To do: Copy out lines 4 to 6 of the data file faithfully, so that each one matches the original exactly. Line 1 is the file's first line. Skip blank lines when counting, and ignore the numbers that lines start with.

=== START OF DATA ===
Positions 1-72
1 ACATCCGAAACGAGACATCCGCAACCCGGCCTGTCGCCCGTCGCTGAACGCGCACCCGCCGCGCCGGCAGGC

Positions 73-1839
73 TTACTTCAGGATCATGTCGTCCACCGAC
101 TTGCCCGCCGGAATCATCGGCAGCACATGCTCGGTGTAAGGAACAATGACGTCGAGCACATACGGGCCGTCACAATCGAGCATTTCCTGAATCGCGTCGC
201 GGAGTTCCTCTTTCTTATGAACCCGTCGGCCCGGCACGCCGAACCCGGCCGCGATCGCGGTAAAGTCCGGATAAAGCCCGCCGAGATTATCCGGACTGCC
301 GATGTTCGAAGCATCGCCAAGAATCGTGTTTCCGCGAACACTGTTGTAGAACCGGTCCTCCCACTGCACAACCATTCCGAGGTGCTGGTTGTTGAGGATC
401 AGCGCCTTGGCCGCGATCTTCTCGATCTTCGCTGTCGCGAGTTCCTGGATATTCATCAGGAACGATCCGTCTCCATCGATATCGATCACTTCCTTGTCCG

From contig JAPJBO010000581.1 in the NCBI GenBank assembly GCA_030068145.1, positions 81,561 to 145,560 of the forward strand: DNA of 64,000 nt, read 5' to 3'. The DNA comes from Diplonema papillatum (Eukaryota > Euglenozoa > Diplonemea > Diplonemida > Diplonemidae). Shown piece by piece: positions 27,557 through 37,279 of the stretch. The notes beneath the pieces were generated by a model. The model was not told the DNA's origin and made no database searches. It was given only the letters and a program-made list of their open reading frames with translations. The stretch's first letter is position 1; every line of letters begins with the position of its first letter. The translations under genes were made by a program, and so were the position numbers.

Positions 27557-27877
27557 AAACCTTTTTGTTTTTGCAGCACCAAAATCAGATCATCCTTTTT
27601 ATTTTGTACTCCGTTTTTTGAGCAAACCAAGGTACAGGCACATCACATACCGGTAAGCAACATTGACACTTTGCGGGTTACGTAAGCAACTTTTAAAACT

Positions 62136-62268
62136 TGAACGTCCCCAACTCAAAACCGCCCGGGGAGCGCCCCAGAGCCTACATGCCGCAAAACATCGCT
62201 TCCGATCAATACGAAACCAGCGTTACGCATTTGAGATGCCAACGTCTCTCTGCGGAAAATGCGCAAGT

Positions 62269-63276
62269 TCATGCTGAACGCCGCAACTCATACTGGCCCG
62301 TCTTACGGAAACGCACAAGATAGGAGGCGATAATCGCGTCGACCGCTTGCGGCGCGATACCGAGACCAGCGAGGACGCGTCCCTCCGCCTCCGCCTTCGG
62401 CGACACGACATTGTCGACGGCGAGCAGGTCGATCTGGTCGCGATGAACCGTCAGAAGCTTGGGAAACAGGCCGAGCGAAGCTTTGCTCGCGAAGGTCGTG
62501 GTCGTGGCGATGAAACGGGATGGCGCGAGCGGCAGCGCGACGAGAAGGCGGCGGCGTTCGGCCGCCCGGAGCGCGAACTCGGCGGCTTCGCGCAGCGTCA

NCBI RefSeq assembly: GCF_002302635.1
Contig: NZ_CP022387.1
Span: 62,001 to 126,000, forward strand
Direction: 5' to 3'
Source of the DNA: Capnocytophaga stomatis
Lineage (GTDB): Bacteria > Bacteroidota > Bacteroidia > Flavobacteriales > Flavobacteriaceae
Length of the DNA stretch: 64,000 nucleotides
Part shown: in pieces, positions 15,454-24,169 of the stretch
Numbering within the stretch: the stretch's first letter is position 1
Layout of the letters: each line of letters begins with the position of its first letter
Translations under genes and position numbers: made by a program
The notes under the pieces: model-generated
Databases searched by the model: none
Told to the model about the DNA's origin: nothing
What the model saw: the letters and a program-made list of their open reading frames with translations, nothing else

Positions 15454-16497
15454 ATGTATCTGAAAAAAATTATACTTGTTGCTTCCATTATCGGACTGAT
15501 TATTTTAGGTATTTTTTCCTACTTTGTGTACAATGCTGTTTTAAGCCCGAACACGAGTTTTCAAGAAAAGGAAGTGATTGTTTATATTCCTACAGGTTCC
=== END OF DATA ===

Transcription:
73 TTACTTCAGGATCATGTCGTCCACCGAC
101 TTGCCCGCCGGAATCATCGGCAGCACATGCTCGGTGTAAGGAACAATGACGTCGAGCACATACGGGCCGTCACAATCGAGCATTTCCTGAATCGCGTCGC
201 GGAGTTCCTCTTTCTTATGAACCCGTCGGCCCGGCACGCCGAACCCGGCCGCGATCGCGGTAAAGTCCGGATAAAGCCCGCCGAGATTATCCGGACTGCC